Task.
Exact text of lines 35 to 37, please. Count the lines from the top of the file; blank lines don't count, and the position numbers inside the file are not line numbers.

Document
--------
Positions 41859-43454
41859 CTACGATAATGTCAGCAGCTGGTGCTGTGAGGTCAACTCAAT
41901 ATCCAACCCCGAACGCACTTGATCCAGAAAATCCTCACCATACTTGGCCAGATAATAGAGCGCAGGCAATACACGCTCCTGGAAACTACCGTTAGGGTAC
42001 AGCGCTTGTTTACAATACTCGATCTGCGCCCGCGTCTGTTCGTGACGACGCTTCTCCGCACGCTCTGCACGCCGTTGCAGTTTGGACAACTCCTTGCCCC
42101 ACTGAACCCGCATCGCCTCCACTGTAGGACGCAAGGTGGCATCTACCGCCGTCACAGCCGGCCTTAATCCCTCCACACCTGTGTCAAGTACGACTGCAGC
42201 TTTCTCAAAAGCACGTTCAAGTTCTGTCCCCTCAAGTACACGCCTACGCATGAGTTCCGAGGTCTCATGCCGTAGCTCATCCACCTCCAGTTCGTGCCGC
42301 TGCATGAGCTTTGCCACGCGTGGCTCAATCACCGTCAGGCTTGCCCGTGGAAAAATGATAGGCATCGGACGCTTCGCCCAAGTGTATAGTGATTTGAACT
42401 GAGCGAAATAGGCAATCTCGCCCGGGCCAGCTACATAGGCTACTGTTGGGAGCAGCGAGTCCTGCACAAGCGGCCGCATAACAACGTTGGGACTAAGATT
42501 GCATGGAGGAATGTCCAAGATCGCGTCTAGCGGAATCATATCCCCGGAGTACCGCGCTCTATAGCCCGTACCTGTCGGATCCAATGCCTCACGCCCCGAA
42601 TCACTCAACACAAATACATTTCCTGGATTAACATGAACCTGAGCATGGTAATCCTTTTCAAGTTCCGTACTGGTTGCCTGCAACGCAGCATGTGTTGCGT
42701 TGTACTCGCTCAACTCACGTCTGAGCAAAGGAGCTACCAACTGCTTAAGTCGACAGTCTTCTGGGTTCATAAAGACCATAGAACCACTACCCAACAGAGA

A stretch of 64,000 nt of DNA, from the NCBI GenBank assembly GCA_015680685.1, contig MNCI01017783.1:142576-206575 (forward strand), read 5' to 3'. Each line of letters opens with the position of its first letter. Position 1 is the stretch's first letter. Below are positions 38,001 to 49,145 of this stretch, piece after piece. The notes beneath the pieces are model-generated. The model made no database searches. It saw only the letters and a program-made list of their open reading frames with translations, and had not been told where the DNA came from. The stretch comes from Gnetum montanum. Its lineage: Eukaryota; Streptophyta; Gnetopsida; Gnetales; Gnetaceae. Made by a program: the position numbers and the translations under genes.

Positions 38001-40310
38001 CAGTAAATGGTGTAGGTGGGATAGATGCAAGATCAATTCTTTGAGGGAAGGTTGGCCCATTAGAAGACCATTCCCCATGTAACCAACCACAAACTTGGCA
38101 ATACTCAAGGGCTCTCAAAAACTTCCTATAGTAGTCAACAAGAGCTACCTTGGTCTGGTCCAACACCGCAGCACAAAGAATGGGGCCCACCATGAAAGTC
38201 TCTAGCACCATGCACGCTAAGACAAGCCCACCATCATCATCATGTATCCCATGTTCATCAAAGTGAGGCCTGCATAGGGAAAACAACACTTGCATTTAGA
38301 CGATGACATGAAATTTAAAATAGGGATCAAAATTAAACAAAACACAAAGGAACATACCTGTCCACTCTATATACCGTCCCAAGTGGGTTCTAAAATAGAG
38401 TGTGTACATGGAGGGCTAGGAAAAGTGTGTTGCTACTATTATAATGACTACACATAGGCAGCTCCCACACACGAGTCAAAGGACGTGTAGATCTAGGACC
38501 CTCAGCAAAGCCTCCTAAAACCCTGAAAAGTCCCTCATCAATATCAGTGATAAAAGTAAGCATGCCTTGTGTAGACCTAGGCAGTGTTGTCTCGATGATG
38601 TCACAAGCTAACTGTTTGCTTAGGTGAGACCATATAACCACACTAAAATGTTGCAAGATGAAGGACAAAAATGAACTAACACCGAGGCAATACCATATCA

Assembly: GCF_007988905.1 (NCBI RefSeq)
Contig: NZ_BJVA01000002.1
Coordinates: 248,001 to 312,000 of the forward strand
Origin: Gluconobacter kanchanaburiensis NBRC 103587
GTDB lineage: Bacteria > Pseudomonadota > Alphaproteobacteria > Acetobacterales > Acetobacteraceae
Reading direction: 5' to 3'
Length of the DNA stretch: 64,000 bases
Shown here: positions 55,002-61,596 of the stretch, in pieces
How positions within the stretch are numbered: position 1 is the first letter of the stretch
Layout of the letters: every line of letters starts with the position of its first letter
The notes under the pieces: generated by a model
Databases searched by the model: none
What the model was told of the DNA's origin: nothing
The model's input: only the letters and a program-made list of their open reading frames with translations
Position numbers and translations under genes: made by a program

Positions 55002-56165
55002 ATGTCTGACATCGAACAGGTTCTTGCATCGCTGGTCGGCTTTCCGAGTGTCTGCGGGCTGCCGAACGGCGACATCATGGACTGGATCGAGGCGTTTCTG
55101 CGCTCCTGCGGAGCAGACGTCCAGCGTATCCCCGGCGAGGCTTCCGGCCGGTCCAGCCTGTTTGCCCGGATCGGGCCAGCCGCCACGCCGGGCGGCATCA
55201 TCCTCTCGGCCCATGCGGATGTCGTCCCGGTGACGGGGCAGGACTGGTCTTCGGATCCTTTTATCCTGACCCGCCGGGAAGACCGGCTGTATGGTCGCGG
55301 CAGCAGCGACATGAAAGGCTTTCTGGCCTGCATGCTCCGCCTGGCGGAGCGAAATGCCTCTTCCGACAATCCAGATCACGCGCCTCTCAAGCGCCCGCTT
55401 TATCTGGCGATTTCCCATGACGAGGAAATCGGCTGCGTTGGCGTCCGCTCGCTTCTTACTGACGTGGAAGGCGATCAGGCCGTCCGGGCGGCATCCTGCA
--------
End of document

Position numbers and translations under genes: made by a program

Positions 55002-56165
55002 ATGTCTGACATCGAACAGGTTCTTGCATCGCTGGTCGGCTTTCCGAGTGTCTGCGGGCTGCCGAACGGCGACATCATGGACTGGATCGAGGCGTTTCTG